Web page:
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Parts of "One Strike" Housing Policy Struck Down


July-August 1998

In San Francisco on June 19, U.S. District Judge Charles Breyer issued a preliminary injunction against part of the "One Strike and You're Out" public housing policy, which allows authorities to evict tenants based on the suspected drug use of their friends or relatives (Pearlie Rucker et al. v. Harold Davis et al., No. C98-00781 CRB, ND CAl.) (Ben Chamy, "Eviction Drug Ruse Shot Down by Judge," Oakland Tribune, June 24, 1998; Frank Bruni, "A Battleground Without Winners in the War on Drug Abuse," New York Times, June 28, 1998, p. A12).

The "One Strike" Policy was enacted as part of the Housing Opportunity Extension Act of 1996 (P.L. 104-120; 110 Stat. 834). The policy allows public housing authorities (PHAs) to evict or refuse to house people whose friends or relatives are suspected of using drugs, even if the suspect was not arrested in the tenant's home, the charges were dropped, or the suspect was found innocent ("Entitlements of Tenants to Occupancy," 24 CFR 247.3). In the first six months after the policy was enacted, 3,847 people nationwide were evicted from public housing, 84% percent more than the number evicted in the six months prior to the law ("One Strike: Meeting the Challenge -- Public Housing Authorities Respond to the `One Strike and You're Out' Initiative," U.S. Department of Housing and Urban Development, Office of Public and Indian Housing, September 1997).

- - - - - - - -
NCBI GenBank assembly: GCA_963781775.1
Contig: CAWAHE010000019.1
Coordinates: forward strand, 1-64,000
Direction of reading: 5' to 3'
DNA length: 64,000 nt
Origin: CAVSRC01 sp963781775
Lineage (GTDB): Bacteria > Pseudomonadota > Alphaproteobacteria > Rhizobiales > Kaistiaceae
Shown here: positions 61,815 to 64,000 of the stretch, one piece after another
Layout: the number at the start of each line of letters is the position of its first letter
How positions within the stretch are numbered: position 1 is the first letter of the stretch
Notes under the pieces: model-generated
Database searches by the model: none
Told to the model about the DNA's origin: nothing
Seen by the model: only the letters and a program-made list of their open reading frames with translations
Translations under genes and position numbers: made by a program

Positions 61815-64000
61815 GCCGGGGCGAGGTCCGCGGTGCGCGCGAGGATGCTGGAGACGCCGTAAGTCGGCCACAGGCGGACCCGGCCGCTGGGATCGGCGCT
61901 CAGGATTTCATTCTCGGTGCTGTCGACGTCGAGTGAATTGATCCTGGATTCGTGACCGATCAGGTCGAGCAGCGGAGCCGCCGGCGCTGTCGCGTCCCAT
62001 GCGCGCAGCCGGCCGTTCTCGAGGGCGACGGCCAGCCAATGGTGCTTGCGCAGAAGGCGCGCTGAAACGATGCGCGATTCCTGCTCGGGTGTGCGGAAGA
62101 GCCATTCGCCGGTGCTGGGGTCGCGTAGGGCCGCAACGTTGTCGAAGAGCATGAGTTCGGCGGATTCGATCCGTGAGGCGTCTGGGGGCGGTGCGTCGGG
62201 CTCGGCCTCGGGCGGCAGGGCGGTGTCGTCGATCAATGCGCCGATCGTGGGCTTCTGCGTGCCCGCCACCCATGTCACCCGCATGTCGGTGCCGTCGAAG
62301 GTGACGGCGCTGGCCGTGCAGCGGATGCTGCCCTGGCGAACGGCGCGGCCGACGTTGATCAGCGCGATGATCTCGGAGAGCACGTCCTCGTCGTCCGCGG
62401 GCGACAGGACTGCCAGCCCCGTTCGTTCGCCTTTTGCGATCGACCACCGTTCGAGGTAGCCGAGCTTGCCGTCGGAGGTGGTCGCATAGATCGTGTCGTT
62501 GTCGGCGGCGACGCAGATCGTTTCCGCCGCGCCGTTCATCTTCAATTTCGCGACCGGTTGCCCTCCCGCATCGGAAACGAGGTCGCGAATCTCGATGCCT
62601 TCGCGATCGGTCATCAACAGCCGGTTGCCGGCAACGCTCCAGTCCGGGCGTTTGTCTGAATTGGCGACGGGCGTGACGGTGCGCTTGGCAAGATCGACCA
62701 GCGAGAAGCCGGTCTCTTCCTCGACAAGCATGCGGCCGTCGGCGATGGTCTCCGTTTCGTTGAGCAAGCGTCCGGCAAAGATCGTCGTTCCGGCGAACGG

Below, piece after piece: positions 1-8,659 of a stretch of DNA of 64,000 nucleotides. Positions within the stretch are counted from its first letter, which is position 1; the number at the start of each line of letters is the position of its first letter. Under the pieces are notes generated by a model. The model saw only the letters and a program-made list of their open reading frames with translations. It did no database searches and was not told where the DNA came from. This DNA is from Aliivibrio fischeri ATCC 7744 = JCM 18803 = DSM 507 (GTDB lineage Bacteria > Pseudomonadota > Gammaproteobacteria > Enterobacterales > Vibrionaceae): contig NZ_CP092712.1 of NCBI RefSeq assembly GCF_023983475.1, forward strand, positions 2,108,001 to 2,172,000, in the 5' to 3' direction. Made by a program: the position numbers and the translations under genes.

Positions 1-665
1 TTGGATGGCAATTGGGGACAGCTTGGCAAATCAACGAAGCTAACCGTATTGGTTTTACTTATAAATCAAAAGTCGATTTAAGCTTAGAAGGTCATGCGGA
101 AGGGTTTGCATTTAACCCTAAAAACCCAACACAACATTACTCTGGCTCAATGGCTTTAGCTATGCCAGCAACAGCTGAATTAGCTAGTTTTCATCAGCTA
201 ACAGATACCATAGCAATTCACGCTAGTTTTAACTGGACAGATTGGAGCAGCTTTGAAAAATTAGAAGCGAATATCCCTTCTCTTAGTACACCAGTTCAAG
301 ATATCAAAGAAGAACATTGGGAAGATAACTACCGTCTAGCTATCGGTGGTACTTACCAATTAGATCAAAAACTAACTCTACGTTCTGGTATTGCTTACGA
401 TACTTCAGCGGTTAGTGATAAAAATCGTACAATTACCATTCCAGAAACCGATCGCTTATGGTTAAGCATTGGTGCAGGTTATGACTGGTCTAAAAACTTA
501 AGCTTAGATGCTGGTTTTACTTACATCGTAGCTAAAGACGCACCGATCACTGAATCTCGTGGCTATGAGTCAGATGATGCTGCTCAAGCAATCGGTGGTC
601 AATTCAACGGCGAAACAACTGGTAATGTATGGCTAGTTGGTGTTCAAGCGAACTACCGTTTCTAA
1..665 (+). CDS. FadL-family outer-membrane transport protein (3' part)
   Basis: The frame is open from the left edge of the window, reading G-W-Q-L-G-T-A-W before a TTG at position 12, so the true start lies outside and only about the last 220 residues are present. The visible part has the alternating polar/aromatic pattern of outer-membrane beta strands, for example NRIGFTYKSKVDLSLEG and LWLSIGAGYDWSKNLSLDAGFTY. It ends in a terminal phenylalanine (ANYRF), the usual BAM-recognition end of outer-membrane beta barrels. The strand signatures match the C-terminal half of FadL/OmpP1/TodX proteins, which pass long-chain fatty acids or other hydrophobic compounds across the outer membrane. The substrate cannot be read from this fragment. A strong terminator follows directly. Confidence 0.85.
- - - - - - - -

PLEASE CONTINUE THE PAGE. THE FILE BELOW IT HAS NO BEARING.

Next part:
Breyer's injunction came in a case brought by the Eviction Defense Center, which sued the Oakland Housing Authority (OHA) on behalf of four Oakland public housing residents who were in danger of losing their homes under the federal "One Strike and You're Out" housing policy (see "Innocent Elderly Tenants Evicted From Public Housing For Others' Drug Violations," NewsBriefs, March-April 1998). The four plaintiffs -- Herman Walker, Barbara Hill, Pearlie Rucker, and Willie Lee -- are all senior citizens who were threatened with eviction when police found their houseguests in possession of drugs. Police never found drugs in the apartments of Rucker, Lee or Hill, but their housing status was threatened.

Anne Omura of the Eviction Defense Center told NewsBriefs that 75-year-old Herman Walker was threatened with eviction even after he fired his caretaker upon learning that police had found crack cocaine pipes in his apartment which she had allegedly hidden there.

Randy Hall from the Oakland City Attorney's Office, which normally handles legal affairs for the OHA, told NewsBriefs, "`One-Strike and You're Out' is a political soundbite." He said that the OHA's decisions are based on the interests of the majority of public housing residents, pointing out that because "this is housing of last resort," neighbors have nowhere to go when they feel threatened by drug use and the "certain element," such as prostitutes, that accompanies it. He pointed out that residents who are caught with drugs are often given warnings, and are served with eviction notices only when they or the minors who live with them ignore the warnings.

"The policy on its face appears irrational," Breyer wrote, "since the tenant has not engaged in any such activity or knowingly allowed such activity to occur." He let other portions of the One Strike policy stand, such as the section which calls for eviction if drug use takes place within the tenant's household, and another which denies housing to tenants based on their personal use of an illicit substance. The Department of Housing and Urban Development and the OHA have appealed the preliminary injunction to the U.S. Court of Appeals for the Ninth Circuit.

Anne Omura, Eviction Defense Center, 1611 Telegraph Ave., Suite 726, Oakland, CA 94612, Tel: (510) 452-4541, Fax: (510) 452-4875.

Oakland Housing Authority - Executive Offices, 1619 Harrison Street, Oakland, CA 94612, Tel: (510) 874-1661.